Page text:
Indian Prime Minister, Modi called for reforms at the United Nations, including in its Security Council – making it credible and legitimate and also continuing for the India's push for a permanent seat at the council.
Speaking at the UN Summit on Sustainable Development, the Indian PM pushed for the UNSC reforms to take place within a "fixed timeframe" in the current session of the United Nations General Assembly (UNGA). He further said that the world body reflects the mindset of a century "we left behind" and is not in tune with new concerns such as the terrorism and climate change. Modi also added that the UNSC "must include the world's largest democracies, major locomotives of the global economy, and voices from all the major continents to carry greater credibility and legitimacy". He further said, “Countries that provide large peacekeeping forces don't have adequate representation in decision-making bodies. Mandates are ambitious, resources inadequate”.
PM Modi, while talking about the modern age challenges like trends in demography, urbanization and migrations, said, “The reform of the Security Council within a fixed time frame has become an urgent and important task". He further added, “I am delighted that we are meeting again as Heads of Government after ten years. We live in a fundamentally different world from the time the UN was born… We finally see some moment; the 69th session of General Assembly has taken a significant step forward to commence text based negotiations. This is just the first step. We should aim to take this process to its logical conclusion during the 70th session”.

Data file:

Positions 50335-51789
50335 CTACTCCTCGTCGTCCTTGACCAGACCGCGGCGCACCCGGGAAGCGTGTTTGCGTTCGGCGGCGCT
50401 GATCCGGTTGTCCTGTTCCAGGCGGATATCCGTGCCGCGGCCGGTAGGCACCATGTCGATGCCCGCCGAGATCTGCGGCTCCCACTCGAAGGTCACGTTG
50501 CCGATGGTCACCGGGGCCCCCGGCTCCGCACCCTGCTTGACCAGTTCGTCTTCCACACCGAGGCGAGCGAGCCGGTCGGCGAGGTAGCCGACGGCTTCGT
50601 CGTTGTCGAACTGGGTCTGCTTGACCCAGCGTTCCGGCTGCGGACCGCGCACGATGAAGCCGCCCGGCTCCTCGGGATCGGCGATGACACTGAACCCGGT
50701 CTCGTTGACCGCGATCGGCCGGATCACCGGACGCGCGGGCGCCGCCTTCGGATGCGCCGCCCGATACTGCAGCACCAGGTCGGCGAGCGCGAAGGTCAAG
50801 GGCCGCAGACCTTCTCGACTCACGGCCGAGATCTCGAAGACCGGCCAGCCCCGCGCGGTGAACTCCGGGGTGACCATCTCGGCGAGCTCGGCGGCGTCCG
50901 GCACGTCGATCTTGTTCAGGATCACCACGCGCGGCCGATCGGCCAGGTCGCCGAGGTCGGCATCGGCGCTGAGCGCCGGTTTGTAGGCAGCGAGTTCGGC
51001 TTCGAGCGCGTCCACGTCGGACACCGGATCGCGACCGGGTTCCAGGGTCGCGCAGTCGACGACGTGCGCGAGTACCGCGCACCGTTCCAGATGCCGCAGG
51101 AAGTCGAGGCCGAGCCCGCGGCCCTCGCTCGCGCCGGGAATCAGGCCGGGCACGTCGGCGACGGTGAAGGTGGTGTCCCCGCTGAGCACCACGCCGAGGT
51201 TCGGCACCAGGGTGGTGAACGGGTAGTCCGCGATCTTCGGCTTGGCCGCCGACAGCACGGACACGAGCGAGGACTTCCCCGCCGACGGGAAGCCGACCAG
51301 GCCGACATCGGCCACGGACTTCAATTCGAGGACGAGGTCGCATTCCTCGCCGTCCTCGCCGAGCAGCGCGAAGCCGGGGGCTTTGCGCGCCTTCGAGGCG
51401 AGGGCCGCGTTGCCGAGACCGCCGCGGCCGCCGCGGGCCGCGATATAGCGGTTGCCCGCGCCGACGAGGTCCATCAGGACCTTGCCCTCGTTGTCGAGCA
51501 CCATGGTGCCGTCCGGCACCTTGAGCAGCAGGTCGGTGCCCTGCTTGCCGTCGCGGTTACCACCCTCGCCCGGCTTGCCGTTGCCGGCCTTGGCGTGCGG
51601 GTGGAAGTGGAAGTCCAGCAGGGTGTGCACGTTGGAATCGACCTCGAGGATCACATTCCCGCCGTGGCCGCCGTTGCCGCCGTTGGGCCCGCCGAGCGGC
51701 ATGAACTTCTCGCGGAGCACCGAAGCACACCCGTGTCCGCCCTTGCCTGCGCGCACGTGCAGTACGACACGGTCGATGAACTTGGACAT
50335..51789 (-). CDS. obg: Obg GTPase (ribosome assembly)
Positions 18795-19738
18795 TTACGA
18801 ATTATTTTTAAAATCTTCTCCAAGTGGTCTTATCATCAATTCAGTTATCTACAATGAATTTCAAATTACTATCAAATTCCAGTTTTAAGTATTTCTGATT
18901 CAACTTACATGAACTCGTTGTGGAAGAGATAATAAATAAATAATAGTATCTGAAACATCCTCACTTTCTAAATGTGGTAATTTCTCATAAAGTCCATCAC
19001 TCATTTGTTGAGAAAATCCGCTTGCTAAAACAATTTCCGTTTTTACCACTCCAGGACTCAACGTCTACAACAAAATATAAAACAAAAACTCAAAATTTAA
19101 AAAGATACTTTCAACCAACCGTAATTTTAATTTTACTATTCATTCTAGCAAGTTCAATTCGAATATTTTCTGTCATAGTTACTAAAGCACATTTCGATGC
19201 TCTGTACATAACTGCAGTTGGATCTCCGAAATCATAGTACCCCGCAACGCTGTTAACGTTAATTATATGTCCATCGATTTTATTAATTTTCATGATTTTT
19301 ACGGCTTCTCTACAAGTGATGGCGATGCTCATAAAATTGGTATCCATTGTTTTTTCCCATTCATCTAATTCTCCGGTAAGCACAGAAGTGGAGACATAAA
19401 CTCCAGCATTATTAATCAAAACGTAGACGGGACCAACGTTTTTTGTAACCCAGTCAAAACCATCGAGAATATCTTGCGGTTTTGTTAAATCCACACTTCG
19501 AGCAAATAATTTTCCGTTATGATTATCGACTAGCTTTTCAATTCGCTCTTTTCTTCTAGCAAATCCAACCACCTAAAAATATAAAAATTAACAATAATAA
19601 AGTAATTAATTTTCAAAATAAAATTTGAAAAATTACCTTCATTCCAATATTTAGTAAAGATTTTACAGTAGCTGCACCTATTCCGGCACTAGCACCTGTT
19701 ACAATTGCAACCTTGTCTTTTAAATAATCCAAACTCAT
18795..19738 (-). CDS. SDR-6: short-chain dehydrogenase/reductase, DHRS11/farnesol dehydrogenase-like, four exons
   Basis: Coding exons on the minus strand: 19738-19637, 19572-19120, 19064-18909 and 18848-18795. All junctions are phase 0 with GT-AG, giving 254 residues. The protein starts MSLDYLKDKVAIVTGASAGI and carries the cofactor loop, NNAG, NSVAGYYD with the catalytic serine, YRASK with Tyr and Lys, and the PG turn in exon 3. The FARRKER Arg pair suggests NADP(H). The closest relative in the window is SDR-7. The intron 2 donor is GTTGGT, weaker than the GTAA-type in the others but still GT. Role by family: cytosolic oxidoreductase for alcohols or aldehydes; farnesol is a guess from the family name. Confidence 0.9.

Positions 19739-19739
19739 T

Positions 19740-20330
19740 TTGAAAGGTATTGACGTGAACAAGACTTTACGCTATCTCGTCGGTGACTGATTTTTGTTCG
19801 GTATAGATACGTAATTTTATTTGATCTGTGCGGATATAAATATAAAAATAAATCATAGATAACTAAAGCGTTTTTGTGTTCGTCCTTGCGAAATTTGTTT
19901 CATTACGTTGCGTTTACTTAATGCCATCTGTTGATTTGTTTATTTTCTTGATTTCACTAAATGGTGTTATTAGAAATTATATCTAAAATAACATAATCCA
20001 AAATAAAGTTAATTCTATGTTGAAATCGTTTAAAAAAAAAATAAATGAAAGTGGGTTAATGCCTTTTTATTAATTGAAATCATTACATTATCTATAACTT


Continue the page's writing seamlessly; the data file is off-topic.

PM Modi also asserted that global challenges such as the climate change and sustainable development are the collective responsibility of all nations.
India is making a strong bid for a permanent seat in an expanded Security Council, which currently has five permanent members (also known as Permanent Five, Big Five, or P5) -- China, France, Russia, the United Kingdom, and the United States. Reportedly four out of the Big Five are eagerly in favour of India’s inclusion to the UNSC, with only China remaining non-committal.
Importantly, each of the permanent members has special rights such as the Power to Veto, enabling them to prevent the adoption of any "substantive" draft Council resolution. The ten non-permanent members are elected for two-year terms by the UN General Assembly.
The UN General Assembly has already adopted a negotiating document for long-pending reforms of the powerful wing of the world body and the US, one of the council's permanent members, has said it is committed to India's inclusion as a permanent member.